The smash is the most aggressive shot in
badminton. The world's fastest badminton smash was belonged to Tan Boon Heong of Malaysia (421km/ hr).
Smashes are used differently in singles and doubles. In badminton singles the smash should be used sparingly – only when you
are confident of a weak return.
In badminton doubles you
should smash more often – after all, it's your partner's job to cover the strong returns!
technique for smashing is very similar to serving in tennis or throwing a ball
How to Smash Effectively
of smashing involves moving into
position, preparing for the shot and
then hitting the smash.
1. Moving into position: Footwork
play a shot effectively unless you are in position in good time – you need time to come to a halt and center your balance
before you try and take the shot.
2. Preparing – the Ready Position
should be relaxed – tense muscles move more slowly than loose ones. Use the forehand grip (same as in tennis) –
keep a relaxed grip too!
on, so that your non-racket foot and shoulder are towards the direction you
wish to smash.
If you are
positioned correctly, you should be standing so that the shuttlecock would drop
down the back of your neck, were you to let it fall.
non-racket arm should point up towards the shuttlecock, while your racket arm
should also be raised, with your elbow bent and your wrist un-cocked so that
your racket is pointing upwards. (picture
1 below). Your weight should be on your
3. Hitting the Smash
Ignore the fact that the player is jumping in this picture - follow
the same motion, but instead of jumping, take a step forward as you hit.
are aiming to hit the shuttlecock at the highest point you can
comfortably so – so your arm and racket should be fully extended at the
point of impact.
Imagine you are ‘throwing’ your racket through
the shuttlecock. Your muscles should be loose up to the point of impact.
Don’t try to hit the shuttlecock hard! This will cause your muscles to
tighten. You may find it hard to believe – but the smoother and more
fluid the motion, the faster and more consistent the smash will be.
The key principle is to maximize the acceleration of the racket and the weight of your body which you ‘use’ in the shot.
stated, “Your non-racket arm should point up towards the shuttlecock,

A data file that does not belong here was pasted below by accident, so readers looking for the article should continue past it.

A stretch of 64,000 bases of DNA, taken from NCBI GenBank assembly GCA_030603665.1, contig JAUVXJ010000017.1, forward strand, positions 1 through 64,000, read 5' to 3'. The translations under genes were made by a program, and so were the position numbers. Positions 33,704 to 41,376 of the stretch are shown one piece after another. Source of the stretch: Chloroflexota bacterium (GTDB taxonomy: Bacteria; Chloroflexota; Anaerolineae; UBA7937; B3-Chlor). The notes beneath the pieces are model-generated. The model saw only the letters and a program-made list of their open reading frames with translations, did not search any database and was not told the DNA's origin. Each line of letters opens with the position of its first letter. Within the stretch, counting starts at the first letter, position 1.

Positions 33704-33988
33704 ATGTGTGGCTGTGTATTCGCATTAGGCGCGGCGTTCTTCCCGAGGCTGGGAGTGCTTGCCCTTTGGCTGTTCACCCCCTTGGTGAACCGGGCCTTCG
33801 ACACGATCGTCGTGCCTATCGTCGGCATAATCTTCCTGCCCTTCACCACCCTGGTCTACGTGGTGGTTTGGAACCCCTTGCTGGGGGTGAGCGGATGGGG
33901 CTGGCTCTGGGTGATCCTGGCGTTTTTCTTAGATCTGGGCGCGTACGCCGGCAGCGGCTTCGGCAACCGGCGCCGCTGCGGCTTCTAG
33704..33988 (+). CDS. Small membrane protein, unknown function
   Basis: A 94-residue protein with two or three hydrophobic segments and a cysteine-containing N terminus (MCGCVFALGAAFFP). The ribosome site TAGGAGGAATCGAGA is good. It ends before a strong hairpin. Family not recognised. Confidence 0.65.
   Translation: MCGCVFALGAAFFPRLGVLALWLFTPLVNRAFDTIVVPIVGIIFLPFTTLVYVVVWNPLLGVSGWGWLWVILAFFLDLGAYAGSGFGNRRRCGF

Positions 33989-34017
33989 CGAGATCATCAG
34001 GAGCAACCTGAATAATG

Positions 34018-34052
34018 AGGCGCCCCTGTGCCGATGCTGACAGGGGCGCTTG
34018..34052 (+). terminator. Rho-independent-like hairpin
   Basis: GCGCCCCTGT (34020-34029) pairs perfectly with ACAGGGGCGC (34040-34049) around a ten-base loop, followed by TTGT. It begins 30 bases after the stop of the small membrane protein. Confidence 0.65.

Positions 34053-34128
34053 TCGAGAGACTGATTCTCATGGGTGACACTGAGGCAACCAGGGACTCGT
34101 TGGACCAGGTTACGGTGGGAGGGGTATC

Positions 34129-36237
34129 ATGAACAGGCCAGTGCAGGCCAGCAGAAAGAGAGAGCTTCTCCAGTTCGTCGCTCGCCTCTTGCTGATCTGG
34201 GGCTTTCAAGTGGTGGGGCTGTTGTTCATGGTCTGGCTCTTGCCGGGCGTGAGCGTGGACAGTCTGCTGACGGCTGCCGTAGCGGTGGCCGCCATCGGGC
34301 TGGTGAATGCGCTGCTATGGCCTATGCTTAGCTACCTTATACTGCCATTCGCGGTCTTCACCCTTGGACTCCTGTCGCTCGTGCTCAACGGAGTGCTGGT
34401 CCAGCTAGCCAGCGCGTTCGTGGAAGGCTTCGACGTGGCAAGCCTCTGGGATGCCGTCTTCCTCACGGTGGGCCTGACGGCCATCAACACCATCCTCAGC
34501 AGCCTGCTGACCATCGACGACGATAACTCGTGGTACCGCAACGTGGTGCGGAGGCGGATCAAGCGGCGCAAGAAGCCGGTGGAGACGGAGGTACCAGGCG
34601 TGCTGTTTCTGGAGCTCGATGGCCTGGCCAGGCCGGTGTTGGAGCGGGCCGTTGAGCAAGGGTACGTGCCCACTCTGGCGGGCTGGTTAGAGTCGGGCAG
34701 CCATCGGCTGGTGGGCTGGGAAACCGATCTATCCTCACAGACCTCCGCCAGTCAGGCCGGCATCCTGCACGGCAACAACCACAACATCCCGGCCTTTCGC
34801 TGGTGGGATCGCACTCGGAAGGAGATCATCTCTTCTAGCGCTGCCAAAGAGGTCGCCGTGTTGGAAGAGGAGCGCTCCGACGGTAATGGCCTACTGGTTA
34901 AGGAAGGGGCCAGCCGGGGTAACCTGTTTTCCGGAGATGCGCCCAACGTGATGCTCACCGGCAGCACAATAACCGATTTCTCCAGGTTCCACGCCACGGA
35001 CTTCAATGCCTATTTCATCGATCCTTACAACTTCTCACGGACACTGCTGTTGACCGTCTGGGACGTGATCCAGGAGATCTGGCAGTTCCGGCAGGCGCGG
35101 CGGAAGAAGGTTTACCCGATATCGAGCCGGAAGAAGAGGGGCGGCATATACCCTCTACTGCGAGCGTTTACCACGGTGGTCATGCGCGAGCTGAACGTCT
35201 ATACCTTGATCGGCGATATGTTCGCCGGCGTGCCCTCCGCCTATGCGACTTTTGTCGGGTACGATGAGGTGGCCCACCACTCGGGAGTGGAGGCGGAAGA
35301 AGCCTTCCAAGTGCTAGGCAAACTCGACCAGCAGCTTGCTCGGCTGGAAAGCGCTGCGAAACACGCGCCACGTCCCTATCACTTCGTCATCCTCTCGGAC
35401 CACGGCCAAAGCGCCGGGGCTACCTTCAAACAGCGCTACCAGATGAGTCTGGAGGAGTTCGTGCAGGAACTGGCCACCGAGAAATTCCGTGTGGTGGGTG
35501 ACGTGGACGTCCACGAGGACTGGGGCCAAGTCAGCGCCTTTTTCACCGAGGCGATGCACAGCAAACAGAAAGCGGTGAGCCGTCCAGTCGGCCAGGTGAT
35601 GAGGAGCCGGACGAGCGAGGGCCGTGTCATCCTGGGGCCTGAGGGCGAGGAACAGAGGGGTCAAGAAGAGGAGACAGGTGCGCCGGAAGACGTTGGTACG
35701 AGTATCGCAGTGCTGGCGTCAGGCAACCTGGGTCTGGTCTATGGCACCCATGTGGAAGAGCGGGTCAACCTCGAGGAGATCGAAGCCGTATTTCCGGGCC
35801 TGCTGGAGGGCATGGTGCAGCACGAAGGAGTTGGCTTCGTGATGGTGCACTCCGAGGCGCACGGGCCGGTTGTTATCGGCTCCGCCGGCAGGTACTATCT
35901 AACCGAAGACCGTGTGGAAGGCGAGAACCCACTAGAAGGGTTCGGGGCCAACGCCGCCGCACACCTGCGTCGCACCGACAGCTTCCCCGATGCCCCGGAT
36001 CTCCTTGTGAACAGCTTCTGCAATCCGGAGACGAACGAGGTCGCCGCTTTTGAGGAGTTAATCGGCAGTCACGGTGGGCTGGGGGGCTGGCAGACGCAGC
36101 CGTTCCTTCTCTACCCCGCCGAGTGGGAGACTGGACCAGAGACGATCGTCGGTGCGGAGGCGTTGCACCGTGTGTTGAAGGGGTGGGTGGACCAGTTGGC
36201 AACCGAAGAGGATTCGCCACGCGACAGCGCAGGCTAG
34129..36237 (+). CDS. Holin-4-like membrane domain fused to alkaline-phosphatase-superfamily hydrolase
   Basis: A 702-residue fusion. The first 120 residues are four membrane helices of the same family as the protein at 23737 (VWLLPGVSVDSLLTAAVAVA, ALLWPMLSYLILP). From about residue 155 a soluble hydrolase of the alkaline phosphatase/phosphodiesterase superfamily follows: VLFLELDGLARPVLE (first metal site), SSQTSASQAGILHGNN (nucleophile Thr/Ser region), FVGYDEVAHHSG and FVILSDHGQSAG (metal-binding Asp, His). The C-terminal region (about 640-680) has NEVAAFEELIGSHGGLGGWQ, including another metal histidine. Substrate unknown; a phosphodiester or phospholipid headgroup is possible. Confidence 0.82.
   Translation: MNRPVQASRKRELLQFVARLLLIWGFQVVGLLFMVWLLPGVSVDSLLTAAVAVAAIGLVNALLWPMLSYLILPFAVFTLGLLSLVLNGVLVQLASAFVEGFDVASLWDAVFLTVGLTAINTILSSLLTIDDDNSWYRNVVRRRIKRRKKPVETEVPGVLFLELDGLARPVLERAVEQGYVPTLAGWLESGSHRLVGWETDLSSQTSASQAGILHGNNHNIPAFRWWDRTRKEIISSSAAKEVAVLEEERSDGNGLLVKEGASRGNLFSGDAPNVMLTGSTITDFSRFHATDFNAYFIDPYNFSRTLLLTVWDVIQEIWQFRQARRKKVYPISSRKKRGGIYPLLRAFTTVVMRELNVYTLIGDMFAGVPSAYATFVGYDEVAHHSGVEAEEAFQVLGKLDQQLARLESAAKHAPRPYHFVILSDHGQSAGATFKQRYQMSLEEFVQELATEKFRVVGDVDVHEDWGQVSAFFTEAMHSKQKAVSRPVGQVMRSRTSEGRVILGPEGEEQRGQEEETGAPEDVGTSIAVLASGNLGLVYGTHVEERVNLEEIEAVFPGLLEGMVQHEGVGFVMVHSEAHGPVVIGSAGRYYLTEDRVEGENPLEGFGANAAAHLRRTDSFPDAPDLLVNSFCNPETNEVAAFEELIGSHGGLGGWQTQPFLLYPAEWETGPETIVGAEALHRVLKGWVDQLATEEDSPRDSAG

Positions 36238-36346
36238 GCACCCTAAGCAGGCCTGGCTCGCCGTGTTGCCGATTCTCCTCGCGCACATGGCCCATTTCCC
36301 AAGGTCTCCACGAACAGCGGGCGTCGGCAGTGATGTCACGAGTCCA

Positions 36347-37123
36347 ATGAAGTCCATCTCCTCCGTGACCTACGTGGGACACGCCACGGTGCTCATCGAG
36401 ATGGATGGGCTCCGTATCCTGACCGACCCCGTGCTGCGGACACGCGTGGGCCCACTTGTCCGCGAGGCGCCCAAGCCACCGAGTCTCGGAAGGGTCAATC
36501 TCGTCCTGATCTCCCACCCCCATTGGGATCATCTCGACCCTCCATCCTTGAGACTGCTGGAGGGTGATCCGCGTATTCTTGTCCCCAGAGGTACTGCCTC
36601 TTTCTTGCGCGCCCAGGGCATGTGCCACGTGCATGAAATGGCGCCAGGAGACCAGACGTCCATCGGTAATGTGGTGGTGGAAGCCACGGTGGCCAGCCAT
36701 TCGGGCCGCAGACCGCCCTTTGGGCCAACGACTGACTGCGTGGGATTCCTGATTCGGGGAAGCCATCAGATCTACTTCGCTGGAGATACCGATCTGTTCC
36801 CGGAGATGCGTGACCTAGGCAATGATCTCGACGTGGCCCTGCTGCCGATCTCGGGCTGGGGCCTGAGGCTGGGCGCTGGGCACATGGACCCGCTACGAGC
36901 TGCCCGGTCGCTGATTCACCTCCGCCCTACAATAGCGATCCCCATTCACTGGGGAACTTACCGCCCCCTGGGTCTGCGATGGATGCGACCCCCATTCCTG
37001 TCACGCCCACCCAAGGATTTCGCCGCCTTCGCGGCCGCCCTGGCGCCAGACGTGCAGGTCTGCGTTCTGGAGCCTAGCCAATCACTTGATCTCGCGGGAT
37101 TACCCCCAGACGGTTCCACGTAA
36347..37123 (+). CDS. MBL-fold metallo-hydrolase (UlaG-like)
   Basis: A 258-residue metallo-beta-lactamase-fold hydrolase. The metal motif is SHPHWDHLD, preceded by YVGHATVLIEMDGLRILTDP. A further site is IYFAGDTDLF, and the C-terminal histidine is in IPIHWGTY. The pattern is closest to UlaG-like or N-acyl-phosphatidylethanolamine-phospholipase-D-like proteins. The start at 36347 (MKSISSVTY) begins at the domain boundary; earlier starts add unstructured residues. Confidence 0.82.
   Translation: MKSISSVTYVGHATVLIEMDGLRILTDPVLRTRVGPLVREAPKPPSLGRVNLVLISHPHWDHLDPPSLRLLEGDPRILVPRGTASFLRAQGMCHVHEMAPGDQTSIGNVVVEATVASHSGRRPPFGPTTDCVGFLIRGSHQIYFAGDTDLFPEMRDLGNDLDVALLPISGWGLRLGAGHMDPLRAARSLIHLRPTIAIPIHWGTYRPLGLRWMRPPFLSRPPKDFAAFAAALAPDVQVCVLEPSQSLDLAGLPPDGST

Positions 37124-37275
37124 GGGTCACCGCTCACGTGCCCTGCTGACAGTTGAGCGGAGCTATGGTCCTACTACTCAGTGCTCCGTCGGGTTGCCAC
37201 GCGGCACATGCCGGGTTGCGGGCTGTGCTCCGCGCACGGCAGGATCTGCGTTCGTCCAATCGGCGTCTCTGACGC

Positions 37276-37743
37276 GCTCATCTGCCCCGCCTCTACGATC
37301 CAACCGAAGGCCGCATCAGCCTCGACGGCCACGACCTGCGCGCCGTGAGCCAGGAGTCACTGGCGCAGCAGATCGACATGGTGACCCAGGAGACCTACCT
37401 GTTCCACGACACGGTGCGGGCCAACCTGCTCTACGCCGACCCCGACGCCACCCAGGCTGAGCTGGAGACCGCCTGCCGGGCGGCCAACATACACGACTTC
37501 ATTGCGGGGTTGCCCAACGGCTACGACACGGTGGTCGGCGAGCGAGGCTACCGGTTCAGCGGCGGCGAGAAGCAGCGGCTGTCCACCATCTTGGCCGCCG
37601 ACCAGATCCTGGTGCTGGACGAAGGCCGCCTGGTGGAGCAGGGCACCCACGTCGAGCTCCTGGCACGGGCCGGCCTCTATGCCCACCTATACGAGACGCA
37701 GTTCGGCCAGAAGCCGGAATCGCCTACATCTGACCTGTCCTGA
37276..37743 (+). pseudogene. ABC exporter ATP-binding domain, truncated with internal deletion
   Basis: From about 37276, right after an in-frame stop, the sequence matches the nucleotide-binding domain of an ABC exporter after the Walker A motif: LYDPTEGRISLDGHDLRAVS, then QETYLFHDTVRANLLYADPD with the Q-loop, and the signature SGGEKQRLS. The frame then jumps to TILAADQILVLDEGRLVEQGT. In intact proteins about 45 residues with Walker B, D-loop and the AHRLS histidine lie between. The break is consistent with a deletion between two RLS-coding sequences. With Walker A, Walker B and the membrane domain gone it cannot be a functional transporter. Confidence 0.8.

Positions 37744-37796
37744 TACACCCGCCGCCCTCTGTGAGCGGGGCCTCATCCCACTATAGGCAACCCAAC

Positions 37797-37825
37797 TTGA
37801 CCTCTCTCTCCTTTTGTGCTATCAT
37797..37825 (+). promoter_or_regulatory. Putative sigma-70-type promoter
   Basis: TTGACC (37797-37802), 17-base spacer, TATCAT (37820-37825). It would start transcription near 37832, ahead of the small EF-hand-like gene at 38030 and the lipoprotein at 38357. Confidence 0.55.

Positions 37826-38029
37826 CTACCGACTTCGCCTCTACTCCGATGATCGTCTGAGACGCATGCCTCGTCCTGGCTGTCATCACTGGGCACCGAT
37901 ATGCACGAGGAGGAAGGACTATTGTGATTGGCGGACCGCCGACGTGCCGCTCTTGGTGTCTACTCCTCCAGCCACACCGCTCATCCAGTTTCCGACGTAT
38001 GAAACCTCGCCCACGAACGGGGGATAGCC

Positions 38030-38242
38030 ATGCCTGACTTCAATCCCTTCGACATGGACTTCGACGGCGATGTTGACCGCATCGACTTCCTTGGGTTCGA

while your racket arm should also be raised, with your elbow bent and
your wrist un-cocked so that your racket is pointing upwards.”
should lead the motion with your non-racket arm, which should start off
pointing towards the shuttlecock. As it moves forwards and downwards,
your shoulders will rotate (see picture 2). As your
shoulders rotate you should simultaneously start to step forward and
swing your forearm forward, so that you racket arm and racket leg are
moving forward at the same time (3).
forearm swings forward, you should ‘cock’ your wrist – tilt it backwards
so that your racquet is pointing downwards rather than upwards. Your
elbow should also turn so that your racket is pointing behind your back (4).
as you swing your arm forward, you should rotate your forearm round and
straighten your elbow – so that your arm is straightening out as you
‘throw’ the racket towards the shuttlecock (5).
before impact you should flick your wrist, generating extra speed as
the racket hits the shuttlecock. The shuttlecock should hit the center
of the racket, with racket flat to the shuttlecock at the point of
impact. The racket should face downwards so that the shuttlecock flies
at a steep downwards angle over the net.
The point of impact
should be slightly in front of you, your arm and racket outstretched so
that you hit the shuttlecock as high in the air as possible, but without
your arm being hyper-extended – there should still be a slight bend in
your elbow to avoid the possibility of injury.
Diagram 6 comes after the impact with the
shuttlecock, but if you imagine the racket continuing the line of the
arm, that’s the point where it should hit the shuttlecock. Like in the
picture on the right.
Your racket should follow through in an arc and come to rest near your non-racket leg – so that your racket arm is across your body (8).
good follow through maintains your racket speed as you hit the
shuttlecock, so that you put the maximum force into the impact. So you
should be hitting through the shuttlecock!
technique may feel strange to start with. Try practicing in front of a
mirror without shuttlecocks until it feels more comfortable. Then get a
friend to feed you high lifts so you can practice the smash. Soon you
should be hitting the shuttlecock much better and harder than before!
Article was quoted from BadmintonDoubles.com